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Need index page for sub-directory?

 10:55 pm on Oct 3, 2008 (gmt 0)

Is it common practice to place an index page in a sub-directory? The index page acts as a "home" page for that directory. For example, a site has a directory called "Articles" with a number of article web pages. Should there be an index.htm in the Articles directory? What happens if there's no index file?




 1:18 am on Oct 4, 2008 (gmt 0)

You don't have to, but if you do, it gives you a page called example.com/folder/ rather than example.com/folder/file.html, which is neat.

Depending on your server setup, if you DON'T do this, your server will substitute a file list at that URL, which can be a security risk.


 1:22 am on Oct 4, 2008 (gmt 0)

The index file is important. If a user goes you yoursite.com/yourfolder/ and there is no index file they will receive a 404 page not found message. Even if you have a folder filled with articles and each article is linked to from other pages it is still good practice to have an index file in each directory.

Lets imagine your site is about cars, you have a folder called "engines". I might get to that folder by following a link to a page about ford engines...


This might be of interest so I then decide to delete the ford.html so see what other information you have and get a page not found. The index page could have been used to allow me to see all the pages available. By default some servers, if not most! will show a directory index. "Index of" page. These are very unprofessional, you can make a simple html page to link to your pages within the folder.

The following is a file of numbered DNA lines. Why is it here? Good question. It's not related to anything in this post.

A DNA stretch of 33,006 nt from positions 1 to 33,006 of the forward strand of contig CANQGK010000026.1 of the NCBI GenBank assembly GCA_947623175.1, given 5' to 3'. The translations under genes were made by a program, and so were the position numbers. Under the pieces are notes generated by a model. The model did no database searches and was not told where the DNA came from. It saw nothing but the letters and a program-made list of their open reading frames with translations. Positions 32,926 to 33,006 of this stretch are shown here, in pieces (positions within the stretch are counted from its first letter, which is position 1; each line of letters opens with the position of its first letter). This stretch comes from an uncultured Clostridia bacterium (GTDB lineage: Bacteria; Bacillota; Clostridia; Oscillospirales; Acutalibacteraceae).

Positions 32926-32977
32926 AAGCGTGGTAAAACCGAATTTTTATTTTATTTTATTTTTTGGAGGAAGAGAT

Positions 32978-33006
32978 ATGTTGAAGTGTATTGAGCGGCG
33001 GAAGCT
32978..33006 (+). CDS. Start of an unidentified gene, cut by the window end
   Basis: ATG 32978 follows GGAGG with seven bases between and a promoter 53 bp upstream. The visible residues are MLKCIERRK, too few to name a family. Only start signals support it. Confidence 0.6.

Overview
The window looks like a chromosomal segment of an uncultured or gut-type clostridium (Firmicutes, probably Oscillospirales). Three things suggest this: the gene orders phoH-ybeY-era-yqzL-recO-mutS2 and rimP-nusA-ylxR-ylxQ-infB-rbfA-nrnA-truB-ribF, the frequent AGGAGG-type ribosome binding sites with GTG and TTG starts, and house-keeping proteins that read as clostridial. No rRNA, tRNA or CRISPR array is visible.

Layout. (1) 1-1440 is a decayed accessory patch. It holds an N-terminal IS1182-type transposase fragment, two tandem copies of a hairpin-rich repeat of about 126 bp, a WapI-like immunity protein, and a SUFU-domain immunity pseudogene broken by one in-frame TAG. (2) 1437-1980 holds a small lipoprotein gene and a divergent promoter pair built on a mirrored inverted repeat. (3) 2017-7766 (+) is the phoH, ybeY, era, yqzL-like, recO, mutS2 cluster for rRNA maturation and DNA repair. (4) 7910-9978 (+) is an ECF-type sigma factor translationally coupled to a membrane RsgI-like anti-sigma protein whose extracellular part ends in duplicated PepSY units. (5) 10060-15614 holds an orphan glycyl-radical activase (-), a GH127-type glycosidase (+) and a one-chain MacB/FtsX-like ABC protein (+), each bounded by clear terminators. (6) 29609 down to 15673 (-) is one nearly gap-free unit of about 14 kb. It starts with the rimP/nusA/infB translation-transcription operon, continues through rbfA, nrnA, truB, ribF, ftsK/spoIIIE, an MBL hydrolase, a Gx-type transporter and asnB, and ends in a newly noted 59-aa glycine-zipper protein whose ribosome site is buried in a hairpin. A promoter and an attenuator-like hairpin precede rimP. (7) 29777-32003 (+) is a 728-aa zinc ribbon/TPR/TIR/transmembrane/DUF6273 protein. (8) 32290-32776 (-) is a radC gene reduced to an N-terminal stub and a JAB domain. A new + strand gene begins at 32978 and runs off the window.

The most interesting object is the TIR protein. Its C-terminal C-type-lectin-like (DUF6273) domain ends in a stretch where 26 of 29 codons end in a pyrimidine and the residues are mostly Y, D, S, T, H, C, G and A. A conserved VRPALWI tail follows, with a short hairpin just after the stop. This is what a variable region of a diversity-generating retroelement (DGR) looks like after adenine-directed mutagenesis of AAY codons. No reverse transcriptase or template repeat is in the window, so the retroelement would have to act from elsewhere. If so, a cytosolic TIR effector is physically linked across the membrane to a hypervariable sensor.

1:31 am on Oct 4, 2008 (gmt 0)

Thanks guys!
I have, in fact, come across site folders without an index file and it will show an index of all the files there. Certainly not professional and maybe a security risk. Just wasn't sure what the common practice was, but it seems prudent to create an index file for each sub-directory.

Thanks again!


 2:56 am on Oct 4, 2008 (gmt 0)

Even for images!


 12:58 pm on Oct 4, 2008 (gmt 0)

with image directories what I generaly do is create a simple index.html file and place a meta refresh to point the user to the site homepage. This prevents users viewing images without the content.



 1:02 pm on Oct 4, 2008 (gmt 0)

For images, styles, scripts, and other such folders I add a line to .htaccess that stops any viewing of file lists, or of any index page in those folders.


 3:58 pm on Oct 4, 2008 (gmt 0)

FYI this is called directory indexing and is managed by one of the configuration files on your server. For example, if your directory indexing is set to: index.html, index.htm, home.html, index.cgi, it will look for the first one, if not found, the next, and so on. You can easily add other index types to this configuration: index.php, index.asp, etc.

I have, in fact, come across site folders without an index file and it will show an index of all the files there.

Also part of the server configuration - what you should get here is a server error message, "Directory Indexing Not Allowed" (paraph.) If you can't get this changed, putting the index file in that directory is a fix, but it may be indicative of other small oversights that add up to security issues.


 4:47 pm on Oct 4, 2008 (gmt 0)

g1smd: can you show an example of a line that you would add to your .htaccess that would stop the viewing of file lists for images and scripts?

Are there any good books or resources to learn more about server configuration, management, good habits, tips and tricks?


 5:00 pm on Oct 4, 2008 (gmt 0)

There are other ways, using DirectoryIndex etc, as suggested above, but sometimes I use this:

RewriteRule ^scripts/?$ /this.file.does.not.exist [L]
RewriteRule ^styles/?$ /this.file.does.not.exist [L]
RewriteRule ^images/?$ /this.file.does.not.exist [L]

which can be simplified to:

RewriteRule ^(scripts¦styles¦images)/?$ /this.file.does.not.exist [L]

There's already a redirect in place which strips any named index file filename off the URL request.

With this, they don't get a "there's a folder here and you are not allowed to look at it" message, they instead get a "that thing doesn't exist" error message.

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